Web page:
Eastwood's movie recounts the chaotic summer night of the bombing, which killed one woman, and the swirl of confusion that followed. Within a few days, Jewell went from being hailed as a hero, for finding the bomb and reporting it to police, to becoming a prime suspect in the attack. He was cleared of suspicion after three months, and died in 2007 at age 44.
"It's always tragic when people run off with half information and don't really have the truth set up in front of them," Eastwood said. "The press is sometimes in a hurry because there's so much competition to be the first to do something."
The Atlanta Journal-Constitution, a central character in the film, has disputed the paper's depiction in “Richard Jewell,” saying it misrepresents their reporting on the story and their staff’s actions.
In an interview alongside his film's star, Paul Walter Hauser, Eastwood spoke with The Associated Press about his struggle to get the film made, finding success in Hollywood despite being an introvert, and criticisms of the film's accuracy.
AP: What were your biggest challenges with this? Eastwood: Well, the challenge was that four-year period where the frustration of having the project all together right up to the last half an inch and then all of a sudden it fell apart -- and it fell apart partly on my fault, too. You negotiate and you hit a wall. Different studios owned the property. And finally I walked away. Then this last year, I said, “I wonder whatever happened to that? And I wonder if I could reinstate it?"
AP: How do you hope this film changes the public's perception of Richard Jewell? Hauser: The hope with this film, other than entertaining an audience -- we're still in the business of entertaining and telling a great story -- but the greater picture, of course, is the echo effect it will have on the public of clearing his name to all people. And I think that this is a victory lap for the Jewell family, as much as they can have without Richard here with them.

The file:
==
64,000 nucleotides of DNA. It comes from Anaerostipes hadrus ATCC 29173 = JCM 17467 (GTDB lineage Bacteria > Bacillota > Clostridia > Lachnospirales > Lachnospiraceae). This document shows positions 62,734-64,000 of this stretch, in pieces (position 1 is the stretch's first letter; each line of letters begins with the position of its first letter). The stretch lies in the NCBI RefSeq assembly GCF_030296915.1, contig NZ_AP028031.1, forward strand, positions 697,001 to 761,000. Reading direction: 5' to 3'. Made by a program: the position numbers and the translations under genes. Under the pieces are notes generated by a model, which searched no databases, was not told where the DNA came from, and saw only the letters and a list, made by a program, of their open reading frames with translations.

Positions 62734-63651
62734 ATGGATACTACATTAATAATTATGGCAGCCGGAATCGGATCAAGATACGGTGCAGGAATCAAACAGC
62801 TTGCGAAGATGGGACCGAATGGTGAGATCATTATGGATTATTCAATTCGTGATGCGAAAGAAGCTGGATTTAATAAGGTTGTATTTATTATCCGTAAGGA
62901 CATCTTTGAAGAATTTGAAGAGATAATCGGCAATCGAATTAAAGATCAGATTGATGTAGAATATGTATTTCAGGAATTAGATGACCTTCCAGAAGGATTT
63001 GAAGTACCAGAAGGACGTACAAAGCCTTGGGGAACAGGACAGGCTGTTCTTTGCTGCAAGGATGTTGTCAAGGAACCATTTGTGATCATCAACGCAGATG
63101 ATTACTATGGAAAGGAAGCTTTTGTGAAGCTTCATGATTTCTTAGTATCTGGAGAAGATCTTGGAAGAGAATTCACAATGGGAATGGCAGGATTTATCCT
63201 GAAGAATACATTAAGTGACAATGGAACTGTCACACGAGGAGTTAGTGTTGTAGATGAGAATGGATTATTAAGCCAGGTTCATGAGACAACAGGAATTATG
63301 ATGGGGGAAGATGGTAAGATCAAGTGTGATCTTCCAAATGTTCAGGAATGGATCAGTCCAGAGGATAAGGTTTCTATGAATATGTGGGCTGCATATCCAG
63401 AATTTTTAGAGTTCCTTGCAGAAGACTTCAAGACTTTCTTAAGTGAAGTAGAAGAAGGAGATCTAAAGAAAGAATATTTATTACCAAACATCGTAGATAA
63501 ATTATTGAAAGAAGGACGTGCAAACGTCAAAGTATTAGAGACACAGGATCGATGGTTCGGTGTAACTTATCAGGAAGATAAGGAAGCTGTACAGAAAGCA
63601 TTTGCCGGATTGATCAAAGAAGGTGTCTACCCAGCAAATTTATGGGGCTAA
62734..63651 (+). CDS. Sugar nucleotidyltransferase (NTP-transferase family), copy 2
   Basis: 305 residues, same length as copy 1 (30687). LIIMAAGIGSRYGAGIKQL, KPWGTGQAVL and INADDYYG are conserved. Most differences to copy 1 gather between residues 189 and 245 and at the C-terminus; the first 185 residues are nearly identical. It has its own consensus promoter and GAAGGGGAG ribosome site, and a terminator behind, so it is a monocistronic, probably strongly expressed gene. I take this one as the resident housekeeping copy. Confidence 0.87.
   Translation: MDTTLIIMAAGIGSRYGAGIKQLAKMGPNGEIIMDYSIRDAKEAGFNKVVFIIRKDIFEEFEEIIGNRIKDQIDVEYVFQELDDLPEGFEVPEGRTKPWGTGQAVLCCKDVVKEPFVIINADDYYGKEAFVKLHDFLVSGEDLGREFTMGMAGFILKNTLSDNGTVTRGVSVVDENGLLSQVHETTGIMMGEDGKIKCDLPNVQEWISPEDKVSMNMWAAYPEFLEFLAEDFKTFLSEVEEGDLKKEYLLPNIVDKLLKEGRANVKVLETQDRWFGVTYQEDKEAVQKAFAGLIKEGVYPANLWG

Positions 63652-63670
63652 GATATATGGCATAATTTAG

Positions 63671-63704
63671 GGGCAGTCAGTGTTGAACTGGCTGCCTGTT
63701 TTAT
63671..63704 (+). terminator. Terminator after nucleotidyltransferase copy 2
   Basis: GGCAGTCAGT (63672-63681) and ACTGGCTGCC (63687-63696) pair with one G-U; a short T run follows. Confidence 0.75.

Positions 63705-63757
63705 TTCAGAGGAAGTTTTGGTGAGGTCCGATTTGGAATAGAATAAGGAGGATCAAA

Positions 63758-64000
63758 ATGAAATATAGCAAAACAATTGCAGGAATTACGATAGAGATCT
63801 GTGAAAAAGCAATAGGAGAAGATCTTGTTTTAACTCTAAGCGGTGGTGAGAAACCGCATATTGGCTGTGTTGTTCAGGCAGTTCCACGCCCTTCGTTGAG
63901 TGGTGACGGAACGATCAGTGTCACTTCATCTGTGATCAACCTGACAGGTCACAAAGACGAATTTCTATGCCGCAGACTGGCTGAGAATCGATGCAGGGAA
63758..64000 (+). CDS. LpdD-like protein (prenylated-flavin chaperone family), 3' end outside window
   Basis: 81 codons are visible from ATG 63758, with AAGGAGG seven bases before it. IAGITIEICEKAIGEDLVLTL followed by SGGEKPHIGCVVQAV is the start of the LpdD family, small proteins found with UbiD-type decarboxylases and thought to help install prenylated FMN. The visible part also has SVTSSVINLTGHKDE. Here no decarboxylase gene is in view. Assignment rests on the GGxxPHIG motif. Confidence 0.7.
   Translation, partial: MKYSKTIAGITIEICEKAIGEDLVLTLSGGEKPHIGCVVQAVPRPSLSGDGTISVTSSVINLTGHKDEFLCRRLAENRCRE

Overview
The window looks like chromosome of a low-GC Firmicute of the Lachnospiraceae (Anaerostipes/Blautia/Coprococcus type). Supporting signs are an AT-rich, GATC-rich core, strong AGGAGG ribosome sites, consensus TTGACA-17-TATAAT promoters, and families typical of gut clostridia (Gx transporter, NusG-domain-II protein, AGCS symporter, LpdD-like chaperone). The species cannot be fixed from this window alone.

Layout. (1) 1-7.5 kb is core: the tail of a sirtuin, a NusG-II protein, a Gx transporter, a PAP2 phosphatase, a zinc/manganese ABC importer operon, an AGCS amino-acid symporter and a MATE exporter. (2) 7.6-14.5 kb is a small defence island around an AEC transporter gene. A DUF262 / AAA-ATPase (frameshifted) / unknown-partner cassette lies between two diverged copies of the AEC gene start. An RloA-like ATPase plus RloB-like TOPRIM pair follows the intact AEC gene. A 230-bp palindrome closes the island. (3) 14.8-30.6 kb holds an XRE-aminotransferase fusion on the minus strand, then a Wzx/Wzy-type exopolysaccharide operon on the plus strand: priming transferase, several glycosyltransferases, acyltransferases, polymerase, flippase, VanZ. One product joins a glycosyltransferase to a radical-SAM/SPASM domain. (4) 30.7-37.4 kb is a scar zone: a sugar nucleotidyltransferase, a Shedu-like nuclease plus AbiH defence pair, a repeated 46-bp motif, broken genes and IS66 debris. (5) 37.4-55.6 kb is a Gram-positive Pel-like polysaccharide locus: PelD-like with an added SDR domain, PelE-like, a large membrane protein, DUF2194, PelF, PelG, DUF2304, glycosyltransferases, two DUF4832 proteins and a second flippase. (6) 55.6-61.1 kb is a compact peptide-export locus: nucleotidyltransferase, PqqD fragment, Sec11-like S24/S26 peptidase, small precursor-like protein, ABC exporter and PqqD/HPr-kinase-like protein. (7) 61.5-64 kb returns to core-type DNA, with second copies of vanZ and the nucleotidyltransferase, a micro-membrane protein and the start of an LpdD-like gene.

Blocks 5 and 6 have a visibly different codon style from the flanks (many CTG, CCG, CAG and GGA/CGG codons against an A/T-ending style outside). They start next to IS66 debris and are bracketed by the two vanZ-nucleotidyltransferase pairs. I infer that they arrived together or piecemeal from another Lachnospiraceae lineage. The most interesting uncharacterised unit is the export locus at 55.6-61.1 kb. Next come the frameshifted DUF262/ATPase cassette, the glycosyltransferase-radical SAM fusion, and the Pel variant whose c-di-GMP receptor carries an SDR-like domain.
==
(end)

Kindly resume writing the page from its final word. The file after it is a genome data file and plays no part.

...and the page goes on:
AP: What are you most proud of in your body of work? Eastwood: Well, I did a one-act play once when I was in high school or junior high school, and I swore I would never do that again. I hated the idea. I was a terribly complex young kid, and the last thing I wanted to do is do an extrovert-ish thing like acting. But then when you get into acting later as an adult, you realize it's not necessarily an extroverted thing. Introverts make great actors because they have a lot of things they're holding in. It's just a question of learning how to get them out into the open. It's also a funny profession because you don't know where the next thing is happening. You try it even if it has no resemblance to you at all or anything you've ever thought of. It's a fun life, but a lot of it just so happens. Stories come along. And stories are the king. And you go ahead and try to tell them the best you can. But it's not just not an intellectual art form. It's an emotional art form.
AP: The editor of the Atlanta Journal-Constitution has criticized the film. He's questioning the accuracy, saying it's not true that Kathy Scruggs traded sex with an ex-FBI agent in exchange for a tip. And they're also challenging the notion that the paper ran a story with questionable sourcing. Do you have a response to the criticism?
Eastwood: I think the Atlanta Journal (sic) probably would be the one group that would be sort of complexed about that whole situation because they are the ones who printed the first thing of there being a crime caused by Richard Jewell. And so they're probably looking for ways to rationalize their activity. I don't know for sure. I haven't -- never discussed it with anyone from there...
Hauser: But also the biopics -- Hollywood biopics are historically under scrutiny, whether it's the Dupont family in “Foxcatcher," whether it's the Catholic Church in “Spotlight." This is a very obvious thing that's happening with the AJC and we understand their plight. But we're telling our story. And I think we did a really good job.